Happy Tu BiShvat!

Today is Tu BiShvat – the fifteenth day of the month Shvat – the “new year” for trees, the Jewish equivalent of Arbor Day, or, if you will, the original “Earth Day.”  The flowering of the almond tree, which grows wild around the country, coincides with Tu BiShvat.  Don’t ask how this happens…whatever the weather has been – stormy or fair, cold or hot – the blossoms on the almond tree suddenly appear on Tu BiShvat.  Very cool.  The holiday generally falls on the second full moon before Passover, or, in a leap year, the third full moon before Passover.

In the Middle Ages, Tu BiShvat was celebrated with a feast of fruits. In the 16th century,  a Tu BiShvat seder was instituted in which the fruits and trees of Israel were given symbolic meaning. The main idea was that eating specific fruits and drinking four cups of wine in a specific order while reciting the appropriate blessings would bring human beings, and the world, closer to spiritual perfection.

In Israel today, the Tu BiShvat seder has been revived, and is now celebrated by many Jews, religious and secular.   Special haggadot have been written for this purpose.   During the seder service itself, the seven species for which the Land of Israel is praised in the Bible (figs, dates, pomegranates, olives, grapes or raisins, wheat and barley) generally play starring roles along side the four cups of wine.  Treats of dried fruits and nuts are everywhere.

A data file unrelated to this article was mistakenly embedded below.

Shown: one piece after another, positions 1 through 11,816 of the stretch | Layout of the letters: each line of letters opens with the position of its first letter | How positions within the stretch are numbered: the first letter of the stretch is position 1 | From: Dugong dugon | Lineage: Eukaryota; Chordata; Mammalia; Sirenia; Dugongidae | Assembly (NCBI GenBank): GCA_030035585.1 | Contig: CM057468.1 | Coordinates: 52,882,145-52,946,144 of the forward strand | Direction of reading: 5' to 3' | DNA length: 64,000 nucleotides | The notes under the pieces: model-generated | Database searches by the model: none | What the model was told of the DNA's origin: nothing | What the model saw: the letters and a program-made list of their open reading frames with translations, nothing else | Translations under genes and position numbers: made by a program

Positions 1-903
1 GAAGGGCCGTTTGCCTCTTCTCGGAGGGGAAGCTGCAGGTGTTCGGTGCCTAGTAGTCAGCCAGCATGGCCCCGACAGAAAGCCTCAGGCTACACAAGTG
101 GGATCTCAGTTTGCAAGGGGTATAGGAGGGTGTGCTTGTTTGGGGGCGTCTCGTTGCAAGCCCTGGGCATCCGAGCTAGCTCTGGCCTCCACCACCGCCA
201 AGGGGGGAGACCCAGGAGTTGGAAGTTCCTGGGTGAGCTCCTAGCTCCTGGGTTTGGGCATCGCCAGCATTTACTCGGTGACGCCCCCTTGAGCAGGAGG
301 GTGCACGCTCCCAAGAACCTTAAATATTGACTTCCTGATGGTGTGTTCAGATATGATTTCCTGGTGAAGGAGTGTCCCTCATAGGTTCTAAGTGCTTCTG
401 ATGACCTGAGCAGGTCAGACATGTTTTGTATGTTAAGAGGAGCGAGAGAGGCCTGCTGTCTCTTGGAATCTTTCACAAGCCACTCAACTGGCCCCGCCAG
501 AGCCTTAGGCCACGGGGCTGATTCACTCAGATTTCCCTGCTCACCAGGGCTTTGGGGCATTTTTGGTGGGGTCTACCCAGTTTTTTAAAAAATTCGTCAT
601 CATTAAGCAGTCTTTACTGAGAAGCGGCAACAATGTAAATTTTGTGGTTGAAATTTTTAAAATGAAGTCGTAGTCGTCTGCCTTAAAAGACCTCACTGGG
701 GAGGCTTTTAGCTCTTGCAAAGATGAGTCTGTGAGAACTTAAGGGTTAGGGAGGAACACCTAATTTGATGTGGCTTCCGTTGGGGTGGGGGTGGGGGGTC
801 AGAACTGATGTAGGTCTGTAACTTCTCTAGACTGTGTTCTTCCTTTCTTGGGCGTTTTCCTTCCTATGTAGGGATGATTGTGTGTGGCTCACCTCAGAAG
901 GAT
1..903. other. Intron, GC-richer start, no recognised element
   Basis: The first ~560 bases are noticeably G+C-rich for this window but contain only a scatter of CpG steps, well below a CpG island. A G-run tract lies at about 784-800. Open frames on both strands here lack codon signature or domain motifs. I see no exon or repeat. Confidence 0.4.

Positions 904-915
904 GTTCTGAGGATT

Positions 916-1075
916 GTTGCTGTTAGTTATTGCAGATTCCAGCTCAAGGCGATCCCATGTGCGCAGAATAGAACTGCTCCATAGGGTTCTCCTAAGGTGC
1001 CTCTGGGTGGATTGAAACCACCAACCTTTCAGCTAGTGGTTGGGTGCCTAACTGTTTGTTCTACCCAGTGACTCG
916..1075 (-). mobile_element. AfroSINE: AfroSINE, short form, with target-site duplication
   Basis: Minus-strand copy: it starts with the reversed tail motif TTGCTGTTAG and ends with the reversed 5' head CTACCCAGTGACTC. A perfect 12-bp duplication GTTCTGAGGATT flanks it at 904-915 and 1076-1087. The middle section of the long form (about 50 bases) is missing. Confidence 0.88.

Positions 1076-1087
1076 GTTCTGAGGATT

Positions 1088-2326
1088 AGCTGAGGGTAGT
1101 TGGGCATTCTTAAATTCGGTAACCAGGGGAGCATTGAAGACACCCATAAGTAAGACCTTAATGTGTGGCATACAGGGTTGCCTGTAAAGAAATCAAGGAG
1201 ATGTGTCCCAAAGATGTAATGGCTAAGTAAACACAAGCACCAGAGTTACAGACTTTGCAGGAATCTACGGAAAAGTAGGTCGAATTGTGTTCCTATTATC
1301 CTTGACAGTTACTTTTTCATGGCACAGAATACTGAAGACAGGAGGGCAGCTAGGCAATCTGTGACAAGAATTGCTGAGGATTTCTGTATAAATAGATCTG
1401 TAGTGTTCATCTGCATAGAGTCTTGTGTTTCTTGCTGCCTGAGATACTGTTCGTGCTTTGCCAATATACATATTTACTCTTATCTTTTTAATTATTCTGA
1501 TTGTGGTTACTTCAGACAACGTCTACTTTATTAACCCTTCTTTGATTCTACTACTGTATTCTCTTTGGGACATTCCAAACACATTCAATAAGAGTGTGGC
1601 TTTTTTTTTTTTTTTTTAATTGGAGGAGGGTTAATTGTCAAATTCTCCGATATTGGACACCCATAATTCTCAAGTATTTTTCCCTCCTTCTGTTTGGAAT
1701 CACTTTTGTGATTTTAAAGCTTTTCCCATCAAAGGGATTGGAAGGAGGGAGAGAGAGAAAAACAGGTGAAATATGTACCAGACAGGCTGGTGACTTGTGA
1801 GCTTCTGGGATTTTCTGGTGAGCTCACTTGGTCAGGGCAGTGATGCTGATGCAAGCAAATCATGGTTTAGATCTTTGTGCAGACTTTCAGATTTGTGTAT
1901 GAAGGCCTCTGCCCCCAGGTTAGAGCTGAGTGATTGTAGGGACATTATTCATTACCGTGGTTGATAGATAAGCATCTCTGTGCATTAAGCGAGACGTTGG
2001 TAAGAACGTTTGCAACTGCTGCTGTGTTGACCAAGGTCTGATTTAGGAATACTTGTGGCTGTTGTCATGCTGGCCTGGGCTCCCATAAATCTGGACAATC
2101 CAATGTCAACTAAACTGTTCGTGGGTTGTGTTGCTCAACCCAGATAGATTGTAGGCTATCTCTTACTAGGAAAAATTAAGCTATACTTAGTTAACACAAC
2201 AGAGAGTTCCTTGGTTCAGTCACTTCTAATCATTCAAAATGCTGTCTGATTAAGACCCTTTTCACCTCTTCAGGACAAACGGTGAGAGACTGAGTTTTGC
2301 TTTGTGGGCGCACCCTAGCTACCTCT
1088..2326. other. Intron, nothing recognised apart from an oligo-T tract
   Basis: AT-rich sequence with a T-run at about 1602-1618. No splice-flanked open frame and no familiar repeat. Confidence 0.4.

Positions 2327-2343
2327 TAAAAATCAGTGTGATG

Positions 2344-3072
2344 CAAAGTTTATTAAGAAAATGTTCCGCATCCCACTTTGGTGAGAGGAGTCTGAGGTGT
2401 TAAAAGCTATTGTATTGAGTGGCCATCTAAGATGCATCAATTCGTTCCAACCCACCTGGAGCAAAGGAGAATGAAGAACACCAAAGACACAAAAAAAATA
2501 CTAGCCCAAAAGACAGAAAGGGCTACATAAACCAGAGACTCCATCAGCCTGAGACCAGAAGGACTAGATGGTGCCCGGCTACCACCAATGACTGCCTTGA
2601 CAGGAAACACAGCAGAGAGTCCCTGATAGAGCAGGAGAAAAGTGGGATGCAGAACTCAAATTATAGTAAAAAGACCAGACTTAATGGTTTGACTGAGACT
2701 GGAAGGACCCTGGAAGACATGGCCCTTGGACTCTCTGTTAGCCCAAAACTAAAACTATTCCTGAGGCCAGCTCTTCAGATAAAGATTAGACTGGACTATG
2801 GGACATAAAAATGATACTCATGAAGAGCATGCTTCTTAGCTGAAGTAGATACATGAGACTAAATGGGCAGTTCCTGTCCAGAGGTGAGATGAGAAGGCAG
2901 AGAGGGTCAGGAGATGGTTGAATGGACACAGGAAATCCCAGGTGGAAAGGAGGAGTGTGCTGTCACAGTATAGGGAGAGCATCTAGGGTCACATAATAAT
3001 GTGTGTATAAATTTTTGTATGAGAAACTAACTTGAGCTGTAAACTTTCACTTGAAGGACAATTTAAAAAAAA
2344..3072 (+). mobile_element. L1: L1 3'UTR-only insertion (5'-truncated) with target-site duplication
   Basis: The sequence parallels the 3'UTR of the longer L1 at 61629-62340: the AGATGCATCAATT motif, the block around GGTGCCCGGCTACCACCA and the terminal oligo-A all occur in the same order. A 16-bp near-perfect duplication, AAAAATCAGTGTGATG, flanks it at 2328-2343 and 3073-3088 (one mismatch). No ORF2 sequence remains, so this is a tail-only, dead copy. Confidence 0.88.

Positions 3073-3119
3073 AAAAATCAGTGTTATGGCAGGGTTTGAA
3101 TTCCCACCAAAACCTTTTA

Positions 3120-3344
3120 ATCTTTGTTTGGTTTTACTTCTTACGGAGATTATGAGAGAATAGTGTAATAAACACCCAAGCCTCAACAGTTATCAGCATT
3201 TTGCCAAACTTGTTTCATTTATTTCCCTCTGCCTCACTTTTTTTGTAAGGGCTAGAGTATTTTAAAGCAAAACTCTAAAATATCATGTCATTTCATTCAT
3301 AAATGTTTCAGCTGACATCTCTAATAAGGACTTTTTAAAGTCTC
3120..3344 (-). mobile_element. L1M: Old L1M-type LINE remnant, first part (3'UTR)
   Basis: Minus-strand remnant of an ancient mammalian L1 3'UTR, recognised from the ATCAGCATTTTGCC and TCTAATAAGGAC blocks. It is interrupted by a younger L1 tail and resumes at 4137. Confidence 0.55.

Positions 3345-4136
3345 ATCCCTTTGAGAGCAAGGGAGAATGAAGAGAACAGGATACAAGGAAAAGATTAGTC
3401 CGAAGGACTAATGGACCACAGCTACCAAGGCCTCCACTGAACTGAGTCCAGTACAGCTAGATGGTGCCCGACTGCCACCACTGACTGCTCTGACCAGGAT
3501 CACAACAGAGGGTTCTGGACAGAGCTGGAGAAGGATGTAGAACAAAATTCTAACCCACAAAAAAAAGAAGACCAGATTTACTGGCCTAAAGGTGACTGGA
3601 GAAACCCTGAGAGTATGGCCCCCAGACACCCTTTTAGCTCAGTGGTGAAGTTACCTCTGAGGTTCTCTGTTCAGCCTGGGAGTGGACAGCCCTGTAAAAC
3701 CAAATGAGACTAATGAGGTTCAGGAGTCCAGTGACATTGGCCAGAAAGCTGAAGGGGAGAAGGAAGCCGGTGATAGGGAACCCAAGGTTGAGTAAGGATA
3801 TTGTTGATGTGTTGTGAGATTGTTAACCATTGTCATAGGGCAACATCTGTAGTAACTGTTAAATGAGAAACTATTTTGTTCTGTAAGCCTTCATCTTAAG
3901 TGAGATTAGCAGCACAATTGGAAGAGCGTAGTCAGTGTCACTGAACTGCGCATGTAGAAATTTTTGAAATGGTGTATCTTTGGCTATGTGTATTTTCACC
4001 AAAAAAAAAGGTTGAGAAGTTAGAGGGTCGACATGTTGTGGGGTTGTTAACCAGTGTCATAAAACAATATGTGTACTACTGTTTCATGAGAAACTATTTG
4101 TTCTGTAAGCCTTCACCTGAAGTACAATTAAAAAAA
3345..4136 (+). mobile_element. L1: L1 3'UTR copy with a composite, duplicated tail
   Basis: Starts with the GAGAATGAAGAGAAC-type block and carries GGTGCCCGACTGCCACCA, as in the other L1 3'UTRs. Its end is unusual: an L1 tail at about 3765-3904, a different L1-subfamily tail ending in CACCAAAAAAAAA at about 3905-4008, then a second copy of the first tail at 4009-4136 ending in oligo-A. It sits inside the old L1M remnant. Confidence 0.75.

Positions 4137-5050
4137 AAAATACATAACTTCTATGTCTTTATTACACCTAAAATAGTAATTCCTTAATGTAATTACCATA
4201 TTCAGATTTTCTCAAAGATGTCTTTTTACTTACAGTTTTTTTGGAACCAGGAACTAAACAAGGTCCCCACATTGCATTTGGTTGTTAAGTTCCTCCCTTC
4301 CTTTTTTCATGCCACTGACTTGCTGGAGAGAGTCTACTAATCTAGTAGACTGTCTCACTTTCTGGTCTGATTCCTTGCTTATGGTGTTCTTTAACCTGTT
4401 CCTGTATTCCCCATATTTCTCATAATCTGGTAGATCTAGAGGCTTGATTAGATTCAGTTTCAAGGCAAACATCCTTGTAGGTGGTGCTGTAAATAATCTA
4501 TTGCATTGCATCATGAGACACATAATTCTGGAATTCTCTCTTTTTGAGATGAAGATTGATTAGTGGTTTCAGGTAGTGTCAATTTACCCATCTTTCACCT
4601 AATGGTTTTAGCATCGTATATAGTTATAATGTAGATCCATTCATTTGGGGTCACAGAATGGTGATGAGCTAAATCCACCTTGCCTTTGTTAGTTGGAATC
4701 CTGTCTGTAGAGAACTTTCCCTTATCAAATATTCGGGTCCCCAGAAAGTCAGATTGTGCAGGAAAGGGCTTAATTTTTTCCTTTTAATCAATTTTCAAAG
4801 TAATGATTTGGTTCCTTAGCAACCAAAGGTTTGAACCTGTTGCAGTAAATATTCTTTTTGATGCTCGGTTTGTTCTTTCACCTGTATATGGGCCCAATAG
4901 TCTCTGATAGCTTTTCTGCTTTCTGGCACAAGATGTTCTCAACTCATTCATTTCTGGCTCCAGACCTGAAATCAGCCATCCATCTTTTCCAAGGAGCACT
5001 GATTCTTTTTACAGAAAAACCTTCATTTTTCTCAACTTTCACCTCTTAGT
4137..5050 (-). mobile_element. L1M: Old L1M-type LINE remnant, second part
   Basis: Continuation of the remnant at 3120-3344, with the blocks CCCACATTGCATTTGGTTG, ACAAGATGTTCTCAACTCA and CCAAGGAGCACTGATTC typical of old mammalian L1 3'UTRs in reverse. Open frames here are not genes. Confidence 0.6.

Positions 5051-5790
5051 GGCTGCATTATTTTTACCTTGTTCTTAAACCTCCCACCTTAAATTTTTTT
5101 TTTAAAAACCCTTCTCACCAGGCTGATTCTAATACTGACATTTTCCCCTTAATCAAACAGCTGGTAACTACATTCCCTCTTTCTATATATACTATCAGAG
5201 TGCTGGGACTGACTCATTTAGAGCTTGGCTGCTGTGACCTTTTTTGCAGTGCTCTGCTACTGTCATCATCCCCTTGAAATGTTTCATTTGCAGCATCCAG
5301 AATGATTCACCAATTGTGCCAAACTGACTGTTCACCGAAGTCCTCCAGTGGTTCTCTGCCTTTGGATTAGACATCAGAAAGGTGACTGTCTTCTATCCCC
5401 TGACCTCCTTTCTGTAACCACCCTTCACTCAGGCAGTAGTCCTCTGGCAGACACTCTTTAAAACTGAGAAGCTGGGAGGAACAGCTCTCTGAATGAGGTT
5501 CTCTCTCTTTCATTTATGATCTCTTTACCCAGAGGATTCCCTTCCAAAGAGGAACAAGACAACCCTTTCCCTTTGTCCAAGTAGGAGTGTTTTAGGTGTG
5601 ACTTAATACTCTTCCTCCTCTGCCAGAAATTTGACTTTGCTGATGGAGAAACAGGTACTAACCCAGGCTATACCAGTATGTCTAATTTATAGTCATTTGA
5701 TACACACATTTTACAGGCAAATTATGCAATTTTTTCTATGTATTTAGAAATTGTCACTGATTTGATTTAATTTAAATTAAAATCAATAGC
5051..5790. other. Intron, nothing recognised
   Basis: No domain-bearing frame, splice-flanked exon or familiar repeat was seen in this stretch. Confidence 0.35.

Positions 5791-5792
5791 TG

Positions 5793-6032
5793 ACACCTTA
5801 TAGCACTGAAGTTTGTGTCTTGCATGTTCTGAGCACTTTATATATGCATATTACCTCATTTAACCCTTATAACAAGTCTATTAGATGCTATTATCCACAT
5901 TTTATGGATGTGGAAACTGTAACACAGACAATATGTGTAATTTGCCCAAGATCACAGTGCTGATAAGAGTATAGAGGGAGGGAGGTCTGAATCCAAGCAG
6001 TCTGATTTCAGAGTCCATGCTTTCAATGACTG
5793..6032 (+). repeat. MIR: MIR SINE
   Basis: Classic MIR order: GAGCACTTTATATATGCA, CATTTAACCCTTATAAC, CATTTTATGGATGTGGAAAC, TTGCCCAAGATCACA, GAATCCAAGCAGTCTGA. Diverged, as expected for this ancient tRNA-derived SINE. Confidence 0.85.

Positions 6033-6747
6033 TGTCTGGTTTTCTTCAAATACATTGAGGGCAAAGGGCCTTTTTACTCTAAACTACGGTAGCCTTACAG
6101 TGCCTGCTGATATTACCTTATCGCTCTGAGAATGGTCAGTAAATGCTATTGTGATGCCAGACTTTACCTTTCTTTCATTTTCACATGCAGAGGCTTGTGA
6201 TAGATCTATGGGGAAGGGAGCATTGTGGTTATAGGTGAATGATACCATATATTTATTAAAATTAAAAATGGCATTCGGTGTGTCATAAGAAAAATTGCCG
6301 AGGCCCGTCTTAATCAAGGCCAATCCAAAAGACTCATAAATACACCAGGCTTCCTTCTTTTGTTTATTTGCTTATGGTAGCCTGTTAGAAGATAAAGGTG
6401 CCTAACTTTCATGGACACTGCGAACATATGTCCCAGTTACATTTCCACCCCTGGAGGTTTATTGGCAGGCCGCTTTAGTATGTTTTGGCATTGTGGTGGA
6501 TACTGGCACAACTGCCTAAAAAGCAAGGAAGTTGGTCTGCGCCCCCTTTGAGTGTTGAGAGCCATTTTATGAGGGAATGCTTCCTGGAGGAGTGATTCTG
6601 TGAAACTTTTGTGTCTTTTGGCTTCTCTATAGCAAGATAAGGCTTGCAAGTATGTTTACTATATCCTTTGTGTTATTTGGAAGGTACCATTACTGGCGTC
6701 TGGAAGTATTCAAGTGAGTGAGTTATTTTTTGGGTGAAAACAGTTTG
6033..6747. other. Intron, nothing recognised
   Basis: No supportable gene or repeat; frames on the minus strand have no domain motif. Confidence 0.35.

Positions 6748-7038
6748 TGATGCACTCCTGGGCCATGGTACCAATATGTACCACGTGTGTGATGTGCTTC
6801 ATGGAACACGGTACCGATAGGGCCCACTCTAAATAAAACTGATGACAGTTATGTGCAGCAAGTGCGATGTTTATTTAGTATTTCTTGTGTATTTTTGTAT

Many celebrate the day as an agricultural holiday.  Children traditionally plant trees around their schools.   This year the  celebrations will span 3 days in Israel, as the country “goes green“.

The holiday has special significance following the disastrous fire last month.  Jewish National Fund Chairman Efi Stenzler has stated “Our response to the Carmel fire is that this year’s Tu BiShvat celebrations will be biggest since the State was founded. We will plant 1.5 million trees.”   The Speaker of the Israeli Knesset. MK Reuven Rivlin, announced that the official governmental 2011 Tu BiShvat tree planting ceremony will be held today in the Carmel Forest, near where the fire first broke out.   In addition, it is a chance to educate.  According to Dr. Omri Bonneh, the northern director for the JNF, the tragedy will afford an opportunity to educate local communities in how to become good stewards of the forest.

Want a special recipe to enjoy on Tu BiShvat?  Here’s a 15-fruit salad that is very appropriate.  (Why 15?  Because it’s the 15th of the month, of course!!)

Prep Time: 20 minutes


  • green apple
  • red apple
  • orange
  • tangerine
  • clementine
  • pear
  • persimmon
  • kiwi
  • banana
  • red grapes
  • grapefruit
  • pummelo
  • pomegranate
  • tangerine
  • canned pineapple
  • orange juice


1. Cut up the 15 fruits into a fruit salad.
2. Add a few tablespoons of freshly squeezed orange juice.


Have a good day.    Reflect on your connection to the planet.    Plant a tree.   Enjoy playing in the dirt.



One Response to “Happy Tu BiShvat!”

  1. Sara Says:

    Happy Tu BiShevat! I’ll try to eat some olives today. I’m such a bad Jew 😦

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